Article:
So, what do we make of this? On a wins-losses basis, the optimism-addled Caps fan might say, “well, they lost the first two games, but then they pasted the Rangers on their own ice and then lost the last game of the season after they already clinched a playoff spot.”
To that we say, “nice try, Sparky.” But that does not mean that this was as cut and dried as all that, that the Rangers are the clearly dominant team based on the season series. The Caps out-attempted the Rangers in shots in three of the four games and tied with them in the fourth (oddly enough, the Caps’ only win).
Where the Caps shot themselves in the foot was early in games. New York out-scored Washington in the first periods of games by a 7-2 margin and scored the first goal of the game three times (all Ranger wins). The Caps spent too much time in too many games playing catch-up, and while the third period goal differential in the four games looks better (7-4, Caps), it was not good enough to actually pull victory from the jaws of defeat very often.
Here is a summary of the four games from the 100,000-foot level...
Here is a summary of the four games from the 100,000-foot level...
The Caps do not exactly live or die by the power play, but it is an integral part of their success, particularly the power play. Washington scored a power play in each of the four games this past season, so if they couldn’t parlay that success into wins, at least the Caps established that they can be effective against the Ranger penalty killers.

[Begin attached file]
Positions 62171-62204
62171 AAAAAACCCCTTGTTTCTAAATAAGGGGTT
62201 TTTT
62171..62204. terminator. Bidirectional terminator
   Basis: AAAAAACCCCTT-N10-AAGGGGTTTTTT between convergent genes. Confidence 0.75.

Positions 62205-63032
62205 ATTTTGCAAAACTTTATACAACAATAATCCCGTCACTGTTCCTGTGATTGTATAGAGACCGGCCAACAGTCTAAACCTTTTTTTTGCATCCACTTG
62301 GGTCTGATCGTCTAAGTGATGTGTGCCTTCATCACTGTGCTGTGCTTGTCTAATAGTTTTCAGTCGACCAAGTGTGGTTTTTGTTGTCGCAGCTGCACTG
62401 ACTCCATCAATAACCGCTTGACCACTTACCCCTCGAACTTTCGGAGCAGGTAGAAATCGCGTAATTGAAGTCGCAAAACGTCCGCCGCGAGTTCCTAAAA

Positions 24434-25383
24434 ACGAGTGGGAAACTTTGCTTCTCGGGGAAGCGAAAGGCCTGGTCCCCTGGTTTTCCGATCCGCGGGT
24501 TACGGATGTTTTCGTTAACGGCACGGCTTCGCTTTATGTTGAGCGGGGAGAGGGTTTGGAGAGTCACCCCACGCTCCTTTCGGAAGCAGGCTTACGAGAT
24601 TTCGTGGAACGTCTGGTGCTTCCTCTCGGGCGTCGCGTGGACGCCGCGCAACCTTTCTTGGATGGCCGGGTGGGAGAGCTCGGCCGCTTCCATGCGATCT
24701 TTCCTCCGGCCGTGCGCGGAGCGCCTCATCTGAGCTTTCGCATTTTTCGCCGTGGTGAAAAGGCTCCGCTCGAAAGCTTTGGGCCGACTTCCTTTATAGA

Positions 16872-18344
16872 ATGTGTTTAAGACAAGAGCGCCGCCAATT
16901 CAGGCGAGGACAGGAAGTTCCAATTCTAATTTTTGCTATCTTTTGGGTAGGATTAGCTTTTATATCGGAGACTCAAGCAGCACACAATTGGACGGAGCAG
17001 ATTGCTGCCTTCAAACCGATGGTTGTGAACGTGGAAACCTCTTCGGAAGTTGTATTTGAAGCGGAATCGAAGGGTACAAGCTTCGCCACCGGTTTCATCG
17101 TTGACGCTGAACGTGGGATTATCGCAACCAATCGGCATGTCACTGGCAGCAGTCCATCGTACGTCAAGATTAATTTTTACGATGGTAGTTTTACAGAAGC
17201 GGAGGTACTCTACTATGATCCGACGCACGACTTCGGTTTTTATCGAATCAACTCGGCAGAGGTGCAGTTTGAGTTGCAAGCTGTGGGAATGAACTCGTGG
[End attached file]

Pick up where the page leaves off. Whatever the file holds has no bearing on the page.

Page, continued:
Overall, the Caps were 4-for-13 (30.8 percent) for the season against the Rangers. In putting together that mark the Caps had an odd set of coincidences. In each game, their goals/shots equaled their goals/power play chances. They had one power play on five chances in their first meeting, one goal on five shots. It was 1-for-3 and one goal on three shots in Game 2, one goal on four opportunities and four shots in the third game, and one goal on their only opportunity and only shot in the last game of the season.
It was an effective power play (4-for-13 in chances), but it was mixed in efficiency (a 30.8 percent shooting percentage, but only 13 shots in 17:28 of power play ice time).
The Caps’ penalty kill was effective, but this is a mixed bag, too. Killing 16 of 19 Ranger power plays was a good thing (84.2 percent), but 19 Ranger power plays in four games, giving the Rangers a plus-6 in power play chances, was not a recipe for success. Here is another number, a worse number, a number you do not want to see in this series: 30. The Rangers managed 30 shots on goal on 19 power plays. That they did it over 30:34 of power play ice time makes the result sound a bit better on an efficiency basis, but it was too many shots over far too much power play ice time. The Rangers do not have an especially effective power play overall, but if the Caps are marching to the penalty box with the frequency they did in the regular season against the Rangers, they will be marching to the first tee in the second week of May.
When looking at the Caps’ leading scorers, there is a glass half full/glass half empty quality to it. The “half full” part is that the Rangers have not found an answer to Alex Ovechkin. He had five goals in the four games of the series this season, recording at least one goal in each game. On the “half empty” side, those five goals represent half the Caps’ total against the Rangers.